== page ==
Monday Briefing – The New York Times

Thousands of people gathered outside the Israeli Parliament yesterday in one of the largest demonstrations against Prime Minister Benjamin Netanyahu since the start of the war in Gaza.

He has faced growing pressure, abroad and at home, over Israel's handling of the war, with many Israelis calling for him to step down. Close allies such as the United States have criticized the war's heavy civilian toll and urged Israel to allow more aid to Gaza. And many Israelis have called on Netanyahu to prioritize the release of hostages held by Hamas as part of a ceasefire agreement. Thousands of people demonstrated in Tel Aviv on Saturday against Netanyahu's government.

The protests in Jerusalem, which were expected to continue into Wednesday, came as in-person talks on a potential ceasefire resumed in Cairo.

Context: Protests against Netanyahu over his plan to overhaul the justice system largely died down after the Hamas-led attack on Israel on October 7, but public dissatisfaction with the war has now driven Israelis into the streets.

Another problem: Netanyahu is also facing controversy over a bill to extend exemption from compulsory military service for ultra-Orthodox Jews, with his right-wing ruling coalition at stake. If the state does not extend the exemption, ultra-Orthodox lawmakers could leave the coalition; if it did, the lay members might leave.

The men who killed Maksim Kuzminov wanted to send a message. The killers shot him six times in a car park in southern Spain, then ran over his body with their car. At the scene, investigators found shell casings of ammunition commonly used in the former communist bloc.

Kuzminov defected from Russia to Ukraine last summer, flying into Ukrainian territory in a military helicopter with secret documents. He committed the one crime that Russian President Vladimir Putin has said he will never forgive: treason.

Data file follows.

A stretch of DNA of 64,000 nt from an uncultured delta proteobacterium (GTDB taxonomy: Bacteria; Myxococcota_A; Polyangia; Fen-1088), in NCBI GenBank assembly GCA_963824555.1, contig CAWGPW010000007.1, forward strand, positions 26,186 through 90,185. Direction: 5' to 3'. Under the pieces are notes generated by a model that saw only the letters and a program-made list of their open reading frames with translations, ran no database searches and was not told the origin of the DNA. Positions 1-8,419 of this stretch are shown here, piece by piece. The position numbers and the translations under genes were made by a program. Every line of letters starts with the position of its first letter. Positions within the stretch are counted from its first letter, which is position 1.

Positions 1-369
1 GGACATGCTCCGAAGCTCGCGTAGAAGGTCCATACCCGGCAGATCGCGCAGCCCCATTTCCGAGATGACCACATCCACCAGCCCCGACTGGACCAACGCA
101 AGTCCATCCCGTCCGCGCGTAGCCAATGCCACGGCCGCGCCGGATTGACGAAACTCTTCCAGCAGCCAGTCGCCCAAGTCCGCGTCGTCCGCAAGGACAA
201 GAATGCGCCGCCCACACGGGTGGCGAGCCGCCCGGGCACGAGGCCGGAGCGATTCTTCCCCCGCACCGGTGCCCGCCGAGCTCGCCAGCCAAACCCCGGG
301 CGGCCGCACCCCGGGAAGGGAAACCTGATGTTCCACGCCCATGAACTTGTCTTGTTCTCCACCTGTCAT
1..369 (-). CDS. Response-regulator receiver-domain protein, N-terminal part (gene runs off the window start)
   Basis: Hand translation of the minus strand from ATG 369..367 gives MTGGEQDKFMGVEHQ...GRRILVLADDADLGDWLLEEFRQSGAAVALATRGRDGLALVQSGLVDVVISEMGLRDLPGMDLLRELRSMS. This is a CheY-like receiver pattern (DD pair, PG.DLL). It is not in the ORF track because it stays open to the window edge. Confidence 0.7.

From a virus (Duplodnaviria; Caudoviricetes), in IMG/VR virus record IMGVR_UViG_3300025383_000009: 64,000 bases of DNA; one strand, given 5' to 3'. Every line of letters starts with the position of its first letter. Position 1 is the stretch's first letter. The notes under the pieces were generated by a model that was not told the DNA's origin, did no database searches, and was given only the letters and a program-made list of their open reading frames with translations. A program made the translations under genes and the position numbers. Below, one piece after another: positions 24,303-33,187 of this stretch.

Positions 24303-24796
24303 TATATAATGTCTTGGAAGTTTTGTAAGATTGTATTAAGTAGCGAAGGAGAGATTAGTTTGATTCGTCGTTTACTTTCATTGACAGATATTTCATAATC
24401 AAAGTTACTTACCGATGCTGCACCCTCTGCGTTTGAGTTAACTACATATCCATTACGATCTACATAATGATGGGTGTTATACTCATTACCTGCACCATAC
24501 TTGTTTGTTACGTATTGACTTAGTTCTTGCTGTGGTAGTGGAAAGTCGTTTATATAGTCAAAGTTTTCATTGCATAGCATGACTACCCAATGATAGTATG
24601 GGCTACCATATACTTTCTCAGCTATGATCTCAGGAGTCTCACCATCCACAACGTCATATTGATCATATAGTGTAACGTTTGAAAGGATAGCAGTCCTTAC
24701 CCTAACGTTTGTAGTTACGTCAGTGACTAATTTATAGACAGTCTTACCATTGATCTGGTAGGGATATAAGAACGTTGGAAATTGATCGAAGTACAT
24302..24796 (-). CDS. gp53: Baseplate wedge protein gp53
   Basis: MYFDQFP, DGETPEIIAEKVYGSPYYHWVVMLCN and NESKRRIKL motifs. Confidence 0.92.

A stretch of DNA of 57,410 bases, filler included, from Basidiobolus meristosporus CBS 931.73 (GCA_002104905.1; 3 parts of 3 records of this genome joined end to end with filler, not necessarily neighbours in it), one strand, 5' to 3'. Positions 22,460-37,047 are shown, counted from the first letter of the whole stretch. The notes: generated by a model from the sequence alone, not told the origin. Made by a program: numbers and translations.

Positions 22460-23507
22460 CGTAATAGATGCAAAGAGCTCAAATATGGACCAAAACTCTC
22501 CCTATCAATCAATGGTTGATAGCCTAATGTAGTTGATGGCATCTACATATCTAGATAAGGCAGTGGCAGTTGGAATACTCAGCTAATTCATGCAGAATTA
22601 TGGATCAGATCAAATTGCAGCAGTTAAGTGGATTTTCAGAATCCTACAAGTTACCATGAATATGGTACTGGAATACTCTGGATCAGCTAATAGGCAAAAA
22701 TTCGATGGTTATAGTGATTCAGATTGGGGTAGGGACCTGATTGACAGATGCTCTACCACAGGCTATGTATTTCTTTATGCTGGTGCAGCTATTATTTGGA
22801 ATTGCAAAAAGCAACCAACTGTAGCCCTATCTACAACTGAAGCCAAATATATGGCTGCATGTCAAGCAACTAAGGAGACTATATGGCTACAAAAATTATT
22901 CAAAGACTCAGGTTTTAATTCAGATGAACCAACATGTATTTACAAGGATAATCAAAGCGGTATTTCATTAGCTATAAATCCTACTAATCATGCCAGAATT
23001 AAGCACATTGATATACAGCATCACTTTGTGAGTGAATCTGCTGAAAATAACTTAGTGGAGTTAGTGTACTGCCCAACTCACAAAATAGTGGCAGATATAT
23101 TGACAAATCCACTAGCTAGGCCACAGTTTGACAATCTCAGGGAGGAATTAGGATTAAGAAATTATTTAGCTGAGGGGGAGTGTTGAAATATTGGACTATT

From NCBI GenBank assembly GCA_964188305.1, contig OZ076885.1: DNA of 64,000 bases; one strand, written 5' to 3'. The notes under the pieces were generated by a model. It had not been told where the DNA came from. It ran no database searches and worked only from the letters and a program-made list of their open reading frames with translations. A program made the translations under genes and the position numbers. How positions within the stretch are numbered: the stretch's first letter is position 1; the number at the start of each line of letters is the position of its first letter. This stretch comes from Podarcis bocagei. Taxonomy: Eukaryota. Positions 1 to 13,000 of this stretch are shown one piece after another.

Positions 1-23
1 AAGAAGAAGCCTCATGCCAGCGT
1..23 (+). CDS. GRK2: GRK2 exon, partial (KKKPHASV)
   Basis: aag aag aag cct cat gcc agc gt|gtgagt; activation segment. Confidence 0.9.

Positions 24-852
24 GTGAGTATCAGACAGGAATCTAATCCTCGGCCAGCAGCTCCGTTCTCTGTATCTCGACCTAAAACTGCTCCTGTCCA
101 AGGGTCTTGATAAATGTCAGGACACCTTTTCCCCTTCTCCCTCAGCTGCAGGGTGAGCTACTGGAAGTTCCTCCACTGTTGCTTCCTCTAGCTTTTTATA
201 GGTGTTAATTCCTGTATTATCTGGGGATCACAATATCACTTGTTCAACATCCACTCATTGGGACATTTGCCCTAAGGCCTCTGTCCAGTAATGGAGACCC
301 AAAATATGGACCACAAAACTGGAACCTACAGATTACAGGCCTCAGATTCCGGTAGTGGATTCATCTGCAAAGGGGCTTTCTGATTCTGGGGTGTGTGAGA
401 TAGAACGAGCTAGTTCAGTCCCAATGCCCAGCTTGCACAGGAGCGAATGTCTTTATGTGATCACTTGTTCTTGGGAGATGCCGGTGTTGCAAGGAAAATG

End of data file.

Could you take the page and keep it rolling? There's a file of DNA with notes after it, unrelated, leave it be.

His murder in the seaside resort of Villajoyosa in February raised fears that Russia's European spy networks continue to operate and are targeting the Kremlin's enemies, despite concerted efforts to dismantle them after Putin invaded Ukraine in 2022.

No evidence of direct Kremlin involvement has emerged. But Russia has made no secret of its desire to see Kuzminov dead, and senior police officials said the attack resembled similar ones in the Kremlin.

Farmers are protesting across Europe, angered by tougher EU environmental regulations, reduced agricultural subsidies and cheap imports of grain and poultry from Ukraine.

Their discontent risks doing more than changing the way Europe produces food. Farmers are undermining climate goals, reshaping politics ahead of June's European Parliament elections and shaking up European unity against Russia, as the war in Ukraine raises costs. The turmoil has emboldened a far right that thrives on grievances and rattled a European establishment forced to make concessions.

A poor fisherman from a Turkish village was retrieving his net from a lake when he discovered that a white stork had landed on his boat. The fisherman threw some fish to the stork and made a friend: the stork returned for the next 13 years.

The modern fairy tale brought unexpected fame to the fisherman, Adem Yilmaz, and the stork, Yaren, after a clever social media campaign by a nature photographer, and the pair starred together in a documentary and children's book .

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  • Many property owners now treat graffiti as a cool commodity, but gentrification can drive out the artists whose work made a neighborhood trendy.

  • Matt Farley wrote 24,000 songs in 20 years, with the goal of writing a song about anything searchable. Last year he earned $200,000 from the project.

Cavan Sullivan: The 14-year-old American “diamond” that Manchester City will buy for 2 million dollars.

“What we need”: The pop-up dream of becoming Britain's first women's sports bar.

When Julia Louis-Dreyfus, who won nearly a dozen Emmys for her roles on “Seinfeld” and “Veep,” turned 60, she was hit with a realization: She wanted to hear from the old ladies.

So she started a podcast, “Wiser Than Me,” which was named Apple Podcasts' show of the year for 2023. On the show, she interviews famous women, such as Isabel Allende, Patti Smith and Carol Burnett, about the joys and pains of aging .

So does age breed candor? Louis-Dreyfus thinks so. “With these women,” he said, “it's like, 'Oh, who cares, here's the truth.'”

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